Putting a Local Face on the Nation’s Fast Food Debate

Written by Alissa Fleck on . Posted in News Our Town Downtown.


The fast food strike has hit at least seven states; local employees and customers respond

Damien Davis works full time, but he knows he’s going to have to start looking for a second job any day now. He works at the West 4th Street McDonald’s and is one of the thousands of the city’s fast food workers who are facing the prospect of not making ends meet even after putting in their 40 hours every week.

Last week, fast food workers throughout New York City — and the country — were walking off the job to demand an end to abusive workplace practices as well as a $15 minimum wage and the right to unionize without retaliation.

Workers at fast food restaurants including Burger King, McDonald’s, Wendy’s, KFC, Domino’s, Taco Bell, Pizza Hut and Papa John’s have the support of national and local elected leaders, as well as organizations like Fast Food Forward, which have helped spur the movement and encouraged ongoing negotiations.

Damien Davis, 20, takes out the trash at the W 4th St. McDonald’s where he works full time.

Damien Davis, 20, takes out the trash at the W 4th St. McDonald’s where he works full time.

According to Jonathan Westin, Campaign Director for Fast Food Forward, raising the minimum wage for these workers will be a winning situation for everyone.

“If they have more money in their pockets, they’ll spend it right here,” explained Westin, “helping to boost the entire economy.”

At the W. 4th St. McDonald’s, 20-year-old Davis was listening to music while taking out the trash. A slight man with a boyish grin, Davis said he was not allowed to talk on the job but paused to answer a few questions and greet a regular.

Davis, a resident of Brooklyn, said he did not participate in the strike, though he works at McDonald’s full-time and does not make enough to support himself. When Our Town Downtown asked Davis if he has another job, he smiled and responded, “not yet.”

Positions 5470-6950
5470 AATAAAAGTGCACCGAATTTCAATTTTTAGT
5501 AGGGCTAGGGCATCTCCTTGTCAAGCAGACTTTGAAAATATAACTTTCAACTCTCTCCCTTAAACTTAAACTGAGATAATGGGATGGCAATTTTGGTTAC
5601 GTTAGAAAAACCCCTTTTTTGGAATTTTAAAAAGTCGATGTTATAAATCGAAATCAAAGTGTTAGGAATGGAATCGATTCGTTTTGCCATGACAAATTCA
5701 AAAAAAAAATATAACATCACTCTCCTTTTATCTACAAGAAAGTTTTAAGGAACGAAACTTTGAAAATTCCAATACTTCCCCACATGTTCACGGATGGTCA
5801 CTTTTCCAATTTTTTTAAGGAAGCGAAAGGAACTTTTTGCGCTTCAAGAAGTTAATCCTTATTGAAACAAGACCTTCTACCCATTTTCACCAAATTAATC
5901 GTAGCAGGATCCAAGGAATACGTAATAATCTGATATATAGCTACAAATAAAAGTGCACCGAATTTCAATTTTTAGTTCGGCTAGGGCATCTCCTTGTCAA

Fatima Lucky works full-time at the Wendy’s at 650 Broadway and also lives in Brooklyn. Unlike Davis, Lucky participated in the strikes and said the reception seemed positive.

Lucky said she does not make enough at Wendy’s to survive and is currently looking for other jobs.

Lucky is skeptical about the movement’s success though.

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A worker takes out the trash at the 650 Broadway Wendy’s where Fatima Lucky works full time.

“It’s sad because [the fast food companies] make billions a year and they cannot even give us a one dollar raise,” said Lucky.

Carlos Vinales, 24, works full-time at Popeye’s on Delancey and, while Popeye’s is not one of the participating restaurants in the protests, Vinales said he does not believe the $7.25 he currently makes an hour will be enough to survive. Vinales lives in public housing off FDR Drive.

While he just started at Popeye’s, Vinales continues to work a maintenance job in his off hours.

Given the opportunity, Vinales said he “probably would strike.”

At a Burger King on Delancey and Suffolk, employees refused to answer any questions about the strikes.

Many news outlets have noted increasing the minimum wage for fast food workers could ultimately result in more expensive dining options at those restaurants. Would that make a difference for consumers?

It’s difficult to say, but Sarah King, Jenny McGrath and Annite Forte, all 22, who were dining at the W. 4th St. McDonald’s said a price hike and its impact on their choices would ultimately depend on the restaurant.

“It’s known to be cheap, that’s the advantage, that’s why we go to McDonalds,” said King. “I don’t think I’d eat there if it were more expensive.”

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